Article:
‘The 355’ has an all-star cast looking for an all-star script | Z-non-digital

In general, the less time “The 355” cast members spend speaking English, the better off they fare.

Spanish, German, Russian and French are just some of the languages ​​spoken in the spy thriller, which attempts to broaden its appeal overseas by casting a wide net in its choice of actors and places. Basically, every woman who didn’t make it into “Ocean’s Eight” is here, including Jessica Chastain, Diane Kruger, Penelope Cruz, and Lupita Nyong’o as the titular spy ring, who are trying to get their hands on a drive containing superweapon or important information or something.

So what kind of important information? It’s a bit blurry. Directed by screenwriter Simon Kinberg, “355” is moderately entertaining in individual scenes, which feature the foursome overseeing an auction of priceless artifacts or gathering information at a street festival. But the scenes don’t hold together because the plot engine is so jerky.

Another problem is the villain. Revealing who he is would be a spoiler, but not an interesting spoiler. Neither the character nor the actor who plays him has much to offer in the area of ​​evil. That the villain is a guy too is disappointing. The movies 007 and “Mission: Impossible” from which “355” mostly stems have been too sissies to cast a woman as a supervillain, but you’d think this movie would be ready to go. You know Jessica Lange would kill like a purring evil mastermind.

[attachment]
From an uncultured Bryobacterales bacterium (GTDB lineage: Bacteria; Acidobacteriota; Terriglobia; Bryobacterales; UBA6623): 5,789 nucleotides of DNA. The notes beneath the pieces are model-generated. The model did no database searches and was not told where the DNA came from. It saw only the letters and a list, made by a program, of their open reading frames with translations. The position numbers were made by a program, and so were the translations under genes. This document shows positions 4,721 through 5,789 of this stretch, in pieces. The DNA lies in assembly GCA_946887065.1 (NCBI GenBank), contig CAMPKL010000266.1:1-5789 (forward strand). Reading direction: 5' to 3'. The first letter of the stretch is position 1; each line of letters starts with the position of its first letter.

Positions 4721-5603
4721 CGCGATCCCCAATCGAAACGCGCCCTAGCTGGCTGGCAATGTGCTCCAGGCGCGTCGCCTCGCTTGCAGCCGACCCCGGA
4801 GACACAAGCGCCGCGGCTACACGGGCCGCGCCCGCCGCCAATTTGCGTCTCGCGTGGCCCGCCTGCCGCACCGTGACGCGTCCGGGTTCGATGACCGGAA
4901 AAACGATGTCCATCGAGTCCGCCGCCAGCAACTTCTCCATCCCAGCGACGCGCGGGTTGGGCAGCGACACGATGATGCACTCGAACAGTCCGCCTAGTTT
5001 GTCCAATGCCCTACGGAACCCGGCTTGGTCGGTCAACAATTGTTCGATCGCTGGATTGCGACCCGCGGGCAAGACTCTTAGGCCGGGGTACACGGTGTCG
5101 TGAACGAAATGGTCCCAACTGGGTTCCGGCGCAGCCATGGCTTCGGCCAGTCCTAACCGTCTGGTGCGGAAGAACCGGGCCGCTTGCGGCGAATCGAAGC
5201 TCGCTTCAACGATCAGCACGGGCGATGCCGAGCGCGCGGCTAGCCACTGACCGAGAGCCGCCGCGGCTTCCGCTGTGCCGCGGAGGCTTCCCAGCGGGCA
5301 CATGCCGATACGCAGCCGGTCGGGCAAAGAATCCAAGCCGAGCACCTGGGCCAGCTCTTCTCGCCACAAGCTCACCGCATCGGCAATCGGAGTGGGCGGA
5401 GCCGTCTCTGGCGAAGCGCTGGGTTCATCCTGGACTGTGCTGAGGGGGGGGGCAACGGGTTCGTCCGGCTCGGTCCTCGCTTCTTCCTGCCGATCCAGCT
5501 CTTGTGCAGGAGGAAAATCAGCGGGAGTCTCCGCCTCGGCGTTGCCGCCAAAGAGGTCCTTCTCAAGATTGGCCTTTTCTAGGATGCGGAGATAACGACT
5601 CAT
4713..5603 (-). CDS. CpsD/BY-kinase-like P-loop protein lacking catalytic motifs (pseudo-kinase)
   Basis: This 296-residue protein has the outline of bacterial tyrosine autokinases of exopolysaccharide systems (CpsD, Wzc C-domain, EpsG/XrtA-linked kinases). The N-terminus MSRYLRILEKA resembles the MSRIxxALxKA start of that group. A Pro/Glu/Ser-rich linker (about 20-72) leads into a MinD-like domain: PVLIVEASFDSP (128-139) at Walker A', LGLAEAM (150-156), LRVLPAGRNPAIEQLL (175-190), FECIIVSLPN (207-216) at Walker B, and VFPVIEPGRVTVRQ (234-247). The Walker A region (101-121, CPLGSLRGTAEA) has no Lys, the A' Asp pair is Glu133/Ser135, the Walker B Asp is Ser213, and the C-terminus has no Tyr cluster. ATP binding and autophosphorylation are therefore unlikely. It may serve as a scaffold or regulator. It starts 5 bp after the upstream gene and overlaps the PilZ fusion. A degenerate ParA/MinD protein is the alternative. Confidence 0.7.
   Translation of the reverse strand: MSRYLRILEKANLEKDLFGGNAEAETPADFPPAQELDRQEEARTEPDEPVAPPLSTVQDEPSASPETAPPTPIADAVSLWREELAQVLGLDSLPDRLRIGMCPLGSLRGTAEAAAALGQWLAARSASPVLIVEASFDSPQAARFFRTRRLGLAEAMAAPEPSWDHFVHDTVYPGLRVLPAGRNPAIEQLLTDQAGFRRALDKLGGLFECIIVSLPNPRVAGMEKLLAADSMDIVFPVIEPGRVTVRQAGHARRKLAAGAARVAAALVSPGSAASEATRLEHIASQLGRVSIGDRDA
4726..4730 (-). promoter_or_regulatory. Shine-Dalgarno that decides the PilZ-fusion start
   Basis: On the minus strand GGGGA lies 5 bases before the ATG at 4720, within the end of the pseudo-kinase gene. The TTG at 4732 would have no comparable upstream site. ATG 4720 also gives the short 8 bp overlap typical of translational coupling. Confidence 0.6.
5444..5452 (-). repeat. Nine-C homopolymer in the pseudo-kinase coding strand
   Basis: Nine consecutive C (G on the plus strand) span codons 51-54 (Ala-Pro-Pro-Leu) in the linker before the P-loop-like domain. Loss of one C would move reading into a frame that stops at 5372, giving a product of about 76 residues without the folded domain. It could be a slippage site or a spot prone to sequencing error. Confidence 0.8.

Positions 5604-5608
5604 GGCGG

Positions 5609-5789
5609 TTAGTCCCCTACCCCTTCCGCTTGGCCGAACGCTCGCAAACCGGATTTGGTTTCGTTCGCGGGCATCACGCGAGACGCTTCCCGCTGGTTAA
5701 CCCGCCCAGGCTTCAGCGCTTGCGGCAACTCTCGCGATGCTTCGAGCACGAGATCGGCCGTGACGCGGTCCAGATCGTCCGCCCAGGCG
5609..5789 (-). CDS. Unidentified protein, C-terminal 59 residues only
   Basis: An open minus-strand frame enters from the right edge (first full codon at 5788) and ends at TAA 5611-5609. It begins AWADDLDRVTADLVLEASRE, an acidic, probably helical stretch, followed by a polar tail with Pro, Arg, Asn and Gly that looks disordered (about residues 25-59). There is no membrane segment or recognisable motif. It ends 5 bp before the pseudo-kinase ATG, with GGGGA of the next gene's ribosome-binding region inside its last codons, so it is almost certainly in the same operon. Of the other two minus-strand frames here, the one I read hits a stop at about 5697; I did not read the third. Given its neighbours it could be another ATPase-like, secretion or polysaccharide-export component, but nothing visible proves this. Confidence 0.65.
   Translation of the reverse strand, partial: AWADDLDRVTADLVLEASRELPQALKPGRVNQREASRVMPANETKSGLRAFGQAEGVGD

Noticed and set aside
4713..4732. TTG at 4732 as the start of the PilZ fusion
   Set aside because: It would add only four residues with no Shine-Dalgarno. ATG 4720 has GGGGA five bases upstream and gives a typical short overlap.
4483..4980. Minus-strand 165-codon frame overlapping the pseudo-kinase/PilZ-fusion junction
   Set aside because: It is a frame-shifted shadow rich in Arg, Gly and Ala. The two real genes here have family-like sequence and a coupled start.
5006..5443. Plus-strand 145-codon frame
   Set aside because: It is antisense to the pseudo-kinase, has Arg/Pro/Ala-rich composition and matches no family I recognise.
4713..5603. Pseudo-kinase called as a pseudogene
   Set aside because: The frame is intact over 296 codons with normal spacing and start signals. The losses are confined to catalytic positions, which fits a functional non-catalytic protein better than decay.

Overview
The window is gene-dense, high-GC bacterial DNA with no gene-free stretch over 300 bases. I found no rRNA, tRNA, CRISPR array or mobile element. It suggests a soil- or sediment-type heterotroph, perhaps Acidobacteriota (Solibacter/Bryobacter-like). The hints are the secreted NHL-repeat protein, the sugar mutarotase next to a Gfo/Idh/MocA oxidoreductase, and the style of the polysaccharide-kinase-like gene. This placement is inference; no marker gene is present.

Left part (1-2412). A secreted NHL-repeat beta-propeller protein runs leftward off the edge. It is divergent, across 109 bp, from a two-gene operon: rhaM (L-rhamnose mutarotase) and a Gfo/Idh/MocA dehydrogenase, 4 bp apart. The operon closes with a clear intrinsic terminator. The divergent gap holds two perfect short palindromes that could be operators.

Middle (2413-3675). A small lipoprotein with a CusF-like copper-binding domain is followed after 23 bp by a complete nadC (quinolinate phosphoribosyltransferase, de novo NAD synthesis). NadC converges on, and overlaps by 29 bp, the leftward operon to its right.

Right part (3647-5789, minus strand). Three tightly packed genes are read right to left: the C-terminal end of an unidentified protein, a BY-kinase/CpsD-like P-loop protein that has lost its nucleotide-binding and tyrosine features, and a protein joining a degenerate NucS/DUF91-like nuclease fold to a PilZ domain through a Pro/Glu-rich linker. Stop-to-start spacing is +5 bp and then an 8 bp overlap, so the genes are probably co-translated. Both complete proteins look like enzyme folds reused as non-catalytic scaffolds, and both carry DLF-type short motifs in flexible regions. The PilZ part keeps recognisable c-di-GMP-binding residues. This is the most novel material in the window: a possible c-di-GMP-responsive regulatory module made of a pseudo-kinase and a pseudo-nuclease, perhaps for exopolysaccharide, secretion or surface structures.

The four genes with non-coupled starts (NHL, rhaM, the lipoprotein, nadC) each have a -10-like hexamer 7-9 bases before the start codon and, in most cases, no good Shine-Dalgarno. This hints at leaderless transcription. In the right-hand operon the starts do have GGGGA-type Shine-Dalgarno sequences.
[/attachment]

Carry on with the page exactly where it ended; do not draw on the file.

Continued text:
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The real problem, however, is the screenplay by Kinberg (who has written many “X-Men” movies) and Theresa Rebeck.

When the dialogue is in other languages, it’s not that noticeable but when Nyong’o, in particular, speaks, it’s often laughable. There’s the scene where Kruger pulls out a gun with a barrel about 10 inches long, causing Nyong’o to exclaim, “Looks like she’s armed!” Sure ! Nyong’o is supposed to be the computer genius in the group, but it’s hard to swallow her supposed intellect when the script keeps making her look like a confused mathlete (“These algorithms are beyond anything I’ve ever seen!”).

It might help if “355” had more humor. Chastain gets into some naughty zingers and Cruz has fun being a secret agent who really doesn’t want to be a secret agent but the tone is surprisingly dark. “Ocean’s Eight” erred in the opposite direction – it was so light you could have popped it. But a caper flick like this really needs some jokes to keep things light in between runtime-style massacres.

Eventually, I decided the best way to approach Nyongo’s line-readings was to pretend she was trying to do some sort of meta commentary on the hard-to-swallow movie she’s starring in. Towards the end, for example, when she says, ‘We’ve been erased. Made invisible,” I thought, “Not yet, Lupita. But give your movie a week in theaters and it will.

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